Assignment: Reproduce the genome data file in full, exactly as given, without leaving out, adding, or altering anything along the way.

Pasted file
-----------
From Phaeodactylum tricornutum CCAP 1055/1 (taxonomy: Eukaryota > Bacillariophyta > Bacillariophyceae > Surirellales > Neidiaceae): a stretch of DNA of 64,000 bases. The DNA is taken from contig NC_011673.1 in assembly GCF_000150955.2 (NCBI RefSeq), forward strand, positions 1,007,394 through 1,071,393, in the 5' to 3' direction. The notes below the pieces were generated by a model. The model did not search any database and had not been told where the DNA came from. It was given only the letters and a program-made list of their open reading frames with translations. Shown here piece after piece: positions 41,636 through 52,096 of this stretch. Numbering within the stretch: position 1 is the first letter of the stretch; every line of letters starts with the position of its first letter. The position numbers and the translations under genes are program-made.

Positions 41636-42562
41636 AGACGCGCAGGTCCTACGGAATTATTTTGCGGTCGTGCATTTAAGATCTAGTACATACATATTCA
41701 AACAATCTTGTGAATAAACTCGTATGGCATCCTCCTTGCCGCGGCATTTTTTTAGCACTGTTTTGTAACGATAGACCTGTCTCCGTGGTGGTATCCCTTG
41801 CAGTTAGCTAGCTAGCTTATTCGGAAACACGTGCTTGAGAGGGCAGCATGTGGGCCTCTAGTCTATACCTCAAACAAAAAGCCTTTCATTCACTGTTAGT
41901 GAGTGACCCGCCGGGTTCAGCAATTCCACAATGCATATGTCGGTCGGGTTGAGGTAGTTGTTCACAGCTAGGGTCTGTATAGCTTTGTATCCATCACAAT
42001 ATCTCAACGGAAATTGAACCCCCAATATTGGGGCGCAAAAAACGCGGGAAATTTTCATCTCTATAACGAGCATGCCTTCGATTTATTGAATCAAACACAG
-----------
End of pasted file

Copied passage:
From Phaeodactylum tricornutum CCAP 1055/1 (taxonomy: Eukaryota > Bacillariophyta > Bacillariophyceae > Surirellales > Neidiaceae): a stretch of DNA of 64,000 bases. The DNA is taken from contig NC_011673.1 in assembly GCF_000150955.2 (NCBI RefSeq), forward strand, positions 1,007,394 through 1,071,393, in the 5' to 3' direction. The notes below the pieces were generated by a model. The model did not search any database and had not been told where the DNA came from. It was given only the letters and a program-made list of their open reading frames with translations. Shown here piece after piece: positions 41,636 through 52,096 of this stretch. Numbering within the stretch: position 1 is the first letter of the stretch; every line of letters starts with the position of its first letter. The position numbers and the translations under genes are program-made.

Positions 41636-42562
41636 AGACGCGCAGGTCCTACGGAATTATTTTGCGGTCGTGCATTTAAGATCTAGTACATACATATTCA
41701 AACAATCTTGTGAATAAACTCGTATGGCATCCTCCTTGCCGCGGCATTTTTTTAGCACTGTTTTGTAACGATAGACCTGTCTCCGTGGTGGTATCCCTTG
41801 CAGTTAGCTAGCTAGCTTATTCGGAAACACGTGCTTGAGAGGGCAGCATGTGGGCCTCTAGTCTATACCTCAAACAAAAAGCCTTTCATTCACTGTTAGT
41901 GAGTGACCCGCCGGGTTCAGCAATTCCACAATGCATATGTCGGTCGGGTTGAGGTAGTTGTTCACAGCTAGGGTCTGTATAGCTTTGTATCCATCACAAT
42001 ATCTCAACGGAAATTGAACCCCCAATATTGGGGCGCAAAAAACGCGGGAAATTTTCATCTCTATAACGAGCATGCCTTCGATTTATTGAATCAAACACAG